the unfrozen corn beneath provided a consistent base. I got a couple of legitimate
“face-shots”, but then again I’m a telemarker who likes to bend my knees deeply.
At first the light was flat due to the thick cloud deck, but then the sun began
poking through the rapidly moving clouds for a few seconds at intervals of every
couple of minutes. We could see the holes in the clouds developing on the slopes
across the bowl, and we could predict when they’d pass overhead, thereby allowing
us to time our descents for when they were upon us. This timing on a couple
of runs was impeccable, with snow squalls settling in during the skin up, cooling
us and “protecting” the powder, and then broken clouds with some sun illuminating
the surface during the descent. Sunshine on the slopes illustrated all of the
terrain contours, allowing more aggressive, faster, and therefore more enjoyable
During one squall, I knew that we were experiencing special conditions when
a bumble bee began buzzing us, thinking that we were huge flowers. I’ve rarely,
if ever, swatted at a bee with a ski pole, and certainly never while it was
The cloud deck was lifting and dissipating, prompting us to skin and ski even
more quickly before the powder inevitably became overheated. This real urgency
added to the excitement of skiing powder in June. Just when we thought the sun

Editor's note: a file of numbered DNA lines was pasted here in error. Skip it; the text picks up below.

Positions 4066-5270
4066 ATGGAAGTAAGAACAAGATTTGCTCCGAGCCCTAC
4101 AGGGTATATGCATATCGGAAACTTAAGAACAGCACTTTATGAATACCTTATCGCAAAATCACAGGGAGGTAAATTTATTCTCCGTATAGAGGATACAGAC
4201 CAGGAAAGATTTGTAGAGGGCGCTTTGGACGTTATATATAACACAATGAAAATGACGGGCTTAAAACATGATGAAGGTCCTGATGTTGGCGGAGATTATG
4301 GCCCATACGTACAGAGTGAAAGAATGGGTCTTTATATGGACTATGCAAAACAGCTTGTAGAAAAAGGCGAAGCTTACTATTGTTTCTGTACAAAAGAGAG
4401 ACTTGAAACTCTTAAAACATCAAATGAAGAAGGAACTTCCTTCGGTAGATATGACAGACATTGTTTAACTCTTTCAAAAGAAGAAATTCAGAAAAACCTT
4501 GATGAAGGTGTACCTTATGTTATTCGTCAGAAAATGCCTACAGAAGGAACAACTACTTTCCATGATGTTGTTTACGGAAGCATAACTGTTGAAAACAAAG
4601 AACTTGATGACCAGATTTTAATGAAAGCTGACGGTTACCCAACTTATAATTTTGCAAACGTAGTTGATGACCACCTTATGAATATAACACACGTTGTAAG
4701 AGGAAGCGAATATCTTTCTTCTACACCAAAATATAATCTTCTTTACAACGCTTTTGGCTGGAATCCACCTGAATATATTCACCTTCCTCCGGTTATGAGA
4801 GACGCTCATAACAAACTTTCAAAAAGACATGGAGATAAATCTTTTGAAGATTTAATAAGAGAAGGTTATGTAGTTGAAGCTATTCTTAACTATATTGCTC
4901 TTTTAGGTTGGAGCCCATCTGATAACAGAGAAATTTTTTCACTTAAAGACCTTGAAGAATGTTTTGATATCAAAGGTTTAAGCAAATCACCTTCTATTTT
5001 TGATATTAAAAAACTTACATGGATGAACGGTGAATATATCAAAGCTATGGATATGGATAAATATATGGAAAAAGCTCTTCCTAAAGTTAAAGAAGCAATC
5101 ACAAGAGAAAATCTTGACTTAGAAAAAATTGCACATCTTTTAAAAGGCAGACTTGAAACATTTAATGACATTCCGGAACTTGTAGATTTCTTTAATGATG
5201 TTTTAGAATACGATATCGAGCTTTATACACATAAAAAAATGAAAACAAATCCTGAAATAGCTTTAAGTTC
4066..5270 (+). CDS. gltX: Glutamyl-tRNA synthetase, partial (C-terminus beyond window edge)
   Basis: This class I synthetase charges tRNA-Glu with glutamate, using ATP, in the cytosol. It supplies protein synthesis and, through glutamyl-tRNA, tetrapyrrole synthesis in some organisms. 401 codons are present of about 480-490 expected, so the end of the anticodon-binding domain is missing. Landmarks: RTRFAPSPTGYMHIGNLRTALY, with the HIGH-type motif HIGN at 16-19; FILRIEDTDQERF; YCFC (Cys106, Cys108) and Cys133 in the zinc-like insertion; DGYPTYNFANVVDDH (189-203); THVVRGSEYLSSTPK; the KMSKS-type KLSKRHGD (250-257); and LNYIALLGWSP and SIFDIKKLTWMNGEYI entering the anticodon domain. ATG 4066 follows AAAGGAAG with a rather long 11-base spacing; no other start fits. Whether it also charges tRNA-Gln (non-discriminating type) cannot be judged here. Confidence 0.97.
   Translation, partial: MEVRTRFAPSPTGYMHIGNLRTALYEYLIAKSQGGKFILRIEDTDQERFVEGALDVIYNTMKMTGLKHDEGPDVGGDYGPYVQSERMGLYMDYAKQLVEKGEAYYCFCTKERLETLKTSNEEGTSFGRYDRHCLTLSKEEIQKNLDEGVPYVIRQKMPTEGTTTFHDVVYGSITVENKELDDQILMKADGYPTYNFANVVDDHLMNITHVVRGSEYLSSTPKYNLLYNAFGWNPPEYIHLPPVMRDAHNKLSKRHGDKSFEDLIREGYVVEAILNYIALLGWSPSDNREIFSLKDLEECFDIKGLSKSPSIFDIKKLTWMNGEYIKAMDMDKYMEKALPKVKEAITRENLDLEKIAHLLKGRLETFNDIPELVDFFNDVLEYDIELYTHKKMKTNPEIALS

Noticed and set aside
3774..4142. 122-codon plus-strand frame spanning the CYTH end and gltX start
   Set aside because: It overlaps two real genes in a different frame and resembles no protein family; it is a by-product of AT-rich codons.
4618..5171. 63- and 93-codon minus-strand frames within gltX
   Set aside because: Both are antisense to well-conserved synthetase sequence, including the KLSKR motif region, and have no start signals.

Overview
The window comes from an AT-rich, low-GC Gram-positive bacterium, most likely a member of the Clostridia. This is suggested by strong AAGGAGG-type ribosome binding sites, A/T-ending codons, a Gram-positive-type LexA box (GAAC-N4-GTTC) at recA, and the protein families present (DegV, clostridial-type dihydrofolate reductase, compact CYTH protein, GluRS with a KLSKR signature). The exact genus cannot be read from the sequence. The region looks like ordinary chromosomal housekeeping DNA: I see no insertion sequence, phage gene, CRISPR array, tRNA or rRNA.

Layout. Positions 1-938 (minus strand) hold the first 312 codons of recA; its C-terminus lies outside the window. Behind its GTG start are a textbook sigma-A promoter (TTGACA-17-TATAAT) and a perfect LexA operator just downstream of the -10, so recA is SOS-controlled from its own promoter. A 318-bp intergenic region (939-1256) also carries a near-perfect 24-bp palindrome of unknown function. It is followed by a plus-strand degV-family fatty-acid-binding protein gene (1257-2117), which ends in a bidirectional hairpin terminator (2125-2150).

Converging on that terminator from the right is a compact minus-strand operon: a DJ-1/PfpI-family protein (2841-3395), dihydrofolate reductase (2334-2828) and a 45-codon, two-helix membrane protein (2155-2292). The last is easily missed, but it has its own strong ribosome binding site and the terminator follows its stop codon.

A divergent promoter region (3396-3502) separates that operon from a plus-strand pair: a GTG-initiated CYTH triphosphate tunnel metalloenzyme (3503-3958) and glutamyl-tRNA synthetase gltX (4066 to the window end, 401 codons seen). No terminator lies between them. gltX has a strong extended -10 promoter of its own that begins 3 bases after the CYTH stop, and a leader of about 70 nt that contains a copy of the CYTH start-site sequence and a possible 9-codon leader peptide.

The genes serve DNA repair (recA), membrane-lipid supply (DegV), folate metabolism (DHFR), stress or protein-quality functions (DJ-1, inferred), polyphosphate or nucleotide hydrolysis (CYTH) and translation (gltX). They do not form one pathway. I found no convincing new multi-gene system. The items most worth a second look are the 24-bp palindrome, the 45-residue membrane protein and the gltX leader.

was about to completely bathe the slope, a snow squall appeared out of nowhere
and laid down a quick half inch in ten minutes. With the passing of the squall,
the sun finally did completely wash across the slope. It was noon, we had been
working hard for six hours without breakfast, and our water bottles were empty.
Given that we were exhausted and that the sun was beginning to have detrimental
effects on the powder, we made one final run down to the camp.
The sun broke out in earnest after we arrived at camp. The temperature soared
in the direct sunlight, making it comfortable to stand outside of the tent in
shorts and T-shirts. As the heat started feeling good, a cloud would pass overhead,
dropping the temperature many tens of degrees Fahrenheit instantly, and snow
would start flying. I don’t think I’ve ever felt such drastic temperature swings.
When we thought the clouds were going to disappear for good, another huge black
cloud from the south arrived and brought another bout of heavy snow.
A strong east wind kicked up and started blowing the new snow around. Large
plumes blew off nearby ridges, showing us how the 20-foot thick cornices that
were overhanging parts of the bowl formed. Our ski tracks quickly disappeared
in the blizzard-like conditions. We were tent bound again.
The wind died during the night but the snow kept dumping steadily. Our scheduled
4 p.m. pickup by the helicopter was in jeopardy. Miraculously, at 4 p.m. the
snow stopped just as we could hear the helicopter slowly working its way up
through the clouds from Revelstoke. We packed up camp, jumped in the copter,
and took off before another wave of nasty weather rolled in.
Despite being tent bound for three complete days and parts of three other days,
it was still one heck of a ski trip. The fact that we got a taste of good corn
snow skiing, but were denied from the best slopes, whetted our appetite for
more Selkirk turning. Skiing in true dry powder ten days before the summer solstice
was something special. Simply experiencing the beauty and power of nature in
the alpine made the trip worthwhile, especially for two guys who now live at
sea-level. We’ll be back next year.